Maybe your beard is a curly mess after waking up or maybe you just want to quickly dry it after a shower?
In that case, you may want to try blow-drying your beard.
It’s not as quick or as effective for straightening the beard as a dedicated beard straightener (like heated beard brushes) would be, but the tradeoff is that it’s safer and less damaging for your facial hair fibers.
“As for drying the whiskers after a shower, there’s no better tool than a quality blow dryer.”
The thing is though that even something as innocent-looking as blow-drying the facial hair, still causes beard heat damage. And if done wrong and excessively, you will most certainly run into problems like beard split-ends, beardruff, and the dreaded beard itch.
But why does blow-drying the mane cause damage, how to mitigate and prevent that (and dry your beard properly) and what is the best blow dryer for beard use?
Let’s find out. ↓
Blow-Drying Can Straighten and Tame a Beard
The unquestionable pro of using a blow dryer on your facial hair is that you can use it to tame a messy, curly, unruly beard.
In fact, before heated beard brushes came around, the blow dry beard straightening method was the go-to thing to do for taming beard curls.
How it works is simple…
You take a shower, then apply some beard oil to a towel-damp beard. Next, take out the blow dryer and a beard comb. Then just go through your whiskers with the comb, and at the same time point some heat towards it from the dryer.
Your beard will get decently straight, and dry for sure, but many beardsmen do the above too aggressively, with too high heat, and with bad-quality tools.
This, inevitably leads to a whole host of issues, as beard heat damage does exist and it’s proven to damage the hair fibers. More about that below.
Blow-Drying the Beard Causes Heat Damage
Just like any heated beard tool, the thermal heat from the blow dryer will dry the outermost cuticle and make it brittle.
Excessive heat can make the small amount of water trapped within the facial hair fibers boil and expand inside the cortex of the hairs.
According to one scientific study, when your beard hair is completely wet, the heat damage inflicted by the blow-dry method is the most intense.
[su_quote cite=” Dr. Christian”]In dry hair, thermal treatments cause chemical damage and some structural damage. However, in wet hair, thermal treatments cause the same chemical damage, but considerably more structural damage, which causes significant changes in the physical properties of the hair. It is likely that the rapid evaporation of water from the hair is the main causal factor.[/su_quote]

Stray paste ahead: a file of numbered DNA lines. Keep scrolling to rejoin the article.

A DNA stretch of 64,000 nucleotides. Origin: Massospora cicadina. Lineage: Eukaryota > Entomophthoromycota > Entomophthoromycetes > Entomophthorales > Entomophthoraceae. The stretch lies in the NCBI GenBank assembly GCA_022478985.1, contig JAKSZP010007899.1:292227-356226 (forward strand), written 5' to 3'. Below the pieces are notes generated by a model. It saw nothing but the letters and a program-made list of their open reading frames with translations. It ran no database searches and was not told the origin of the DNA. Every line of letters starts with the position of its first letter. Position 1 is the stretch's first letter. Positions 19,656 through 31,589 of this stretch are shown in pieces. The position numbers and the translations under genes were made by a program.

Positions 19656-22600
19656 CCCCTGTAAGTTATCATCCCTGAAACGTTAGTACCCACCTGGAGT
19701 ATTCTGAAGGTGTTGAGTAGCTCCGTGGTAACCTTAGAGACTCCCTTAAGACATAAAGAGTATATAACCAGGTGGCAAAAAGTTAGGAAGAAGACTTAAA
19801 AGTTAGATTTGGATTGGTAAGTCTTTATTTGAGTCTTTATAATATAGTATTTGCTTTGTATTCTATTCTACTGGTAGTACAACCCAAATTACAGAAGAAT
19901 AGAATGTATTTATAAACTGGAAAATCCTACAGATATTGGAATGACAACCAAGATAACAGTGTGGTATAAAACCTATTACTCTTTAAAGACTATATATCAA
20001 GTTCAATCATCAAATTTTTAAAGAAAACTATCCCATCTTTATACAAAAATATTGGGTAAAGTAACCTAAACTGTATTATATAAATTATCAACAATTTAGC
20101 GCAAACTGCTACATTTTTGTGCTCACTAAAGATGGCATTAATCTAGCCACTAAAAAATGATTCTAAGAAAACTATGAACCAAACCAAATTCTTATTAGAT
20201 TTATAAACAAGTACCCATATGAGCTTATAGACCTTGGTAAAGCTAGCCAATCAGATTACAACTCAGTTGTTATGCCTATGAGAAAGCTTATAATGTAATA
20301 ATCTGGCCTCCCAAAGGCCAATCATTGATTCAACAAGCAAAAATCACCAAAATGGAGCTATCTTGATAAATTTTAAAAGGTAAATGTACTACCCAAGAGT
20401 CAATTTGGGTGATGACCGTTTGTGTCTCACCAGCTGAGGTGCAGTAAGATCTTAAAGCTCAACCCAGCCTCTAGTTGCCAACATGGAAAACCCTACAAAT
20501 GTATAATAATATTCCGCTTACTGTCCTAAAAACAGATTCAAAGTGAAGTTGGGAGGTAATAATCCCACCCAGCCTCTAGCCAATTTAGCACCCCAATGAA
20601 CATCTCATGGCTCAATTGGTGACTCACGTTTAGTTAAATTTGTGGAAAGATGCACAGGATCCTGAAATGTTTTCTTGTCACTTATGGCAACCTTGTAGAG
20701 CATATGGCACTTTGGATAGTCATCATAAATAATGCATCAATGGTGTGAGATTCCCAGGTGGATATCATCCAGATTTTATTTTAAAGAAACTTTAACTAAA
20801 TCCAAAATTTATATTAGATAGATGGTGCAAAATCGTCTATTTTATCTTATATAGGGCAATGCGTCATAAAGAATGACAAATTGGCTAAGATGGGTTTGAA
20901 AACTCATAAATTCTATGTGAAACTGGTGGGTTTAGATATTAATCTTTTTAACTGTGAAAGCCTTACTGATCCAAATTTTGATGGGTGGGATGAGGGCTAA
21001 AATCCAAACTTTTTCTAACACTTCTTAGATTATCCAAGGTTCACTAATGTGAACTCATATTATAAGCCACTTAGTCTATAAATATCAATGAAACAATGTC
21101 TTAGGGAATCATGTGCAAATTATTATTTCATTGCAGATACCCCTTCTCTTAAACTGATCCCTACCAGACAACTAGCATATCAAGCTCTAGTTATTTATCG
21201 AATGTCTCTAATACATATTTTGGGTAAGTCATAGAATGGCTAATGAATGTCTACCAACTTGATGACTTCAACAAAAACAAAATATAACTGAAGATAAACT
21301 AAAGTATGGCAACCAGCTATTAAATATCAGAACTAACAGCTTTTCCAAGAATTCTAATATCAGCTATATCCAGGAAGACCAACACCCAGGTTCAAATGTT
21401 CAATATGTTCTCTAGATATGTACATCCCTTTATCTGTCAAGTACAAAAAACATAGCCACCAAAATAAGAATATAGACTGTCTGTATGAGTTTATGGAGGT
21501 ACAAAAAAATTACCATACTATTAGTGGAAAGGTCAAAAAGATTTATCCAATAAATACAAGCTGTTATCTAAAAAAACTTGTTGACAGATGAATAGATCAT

Is there any safe way to blow dry the beard and prevent the heat damage?
Yes, there is. And if done properly, blow-drying can be better for your beard’s health than letting it air dry.
Below, we will take a quick look at how exactly can you make sure that you are not causing any beard damage with the use of a blow dryer, whether you use it to straighten the beard or just dry it after the shower.
Ways to Mitigate the Blow-Dry Damage
Some years ago, a Korean study was published which examined blow-dryer related hair damage and compared it to other methods of drying the mane.
The researchers found out that when you take a shower, your hair fibers will absorb a lot of water which swells them up.
“This swelling causes pressure within the hair cortex and the longer it continues, the more it damages the keratin-bonds that hold the hair fiber together.”
Therefore, a surprising finding of this study was that just letting your beard air dry (no toweling, no blow-drying) is the worst choice, as it means that the swelling within the hair fibers will go on for a long time, resulting in the most amount of beard protein-loss damage.
The second worst option is to use a blow-dryer on high heat to completely dry off a wet beard from a close distance. This dries out the cuticles and boils the water inside the cortex, resulting in a similar type of expansion as air drying does.
The best option for drying your beard is to first gently towel-dampen your beard to get rid of the majority of water, then let it air dry for 5-10 minutes, and finally, take out the blow dryer and finish the drying process with cold air or the lowest heat setting possible.
You can also mitigate some of the heat damage by using a heat shield spray or just by applying some coconut oil to your beard (which is very stable against high-heat due to its high amount of saturated fatty acids).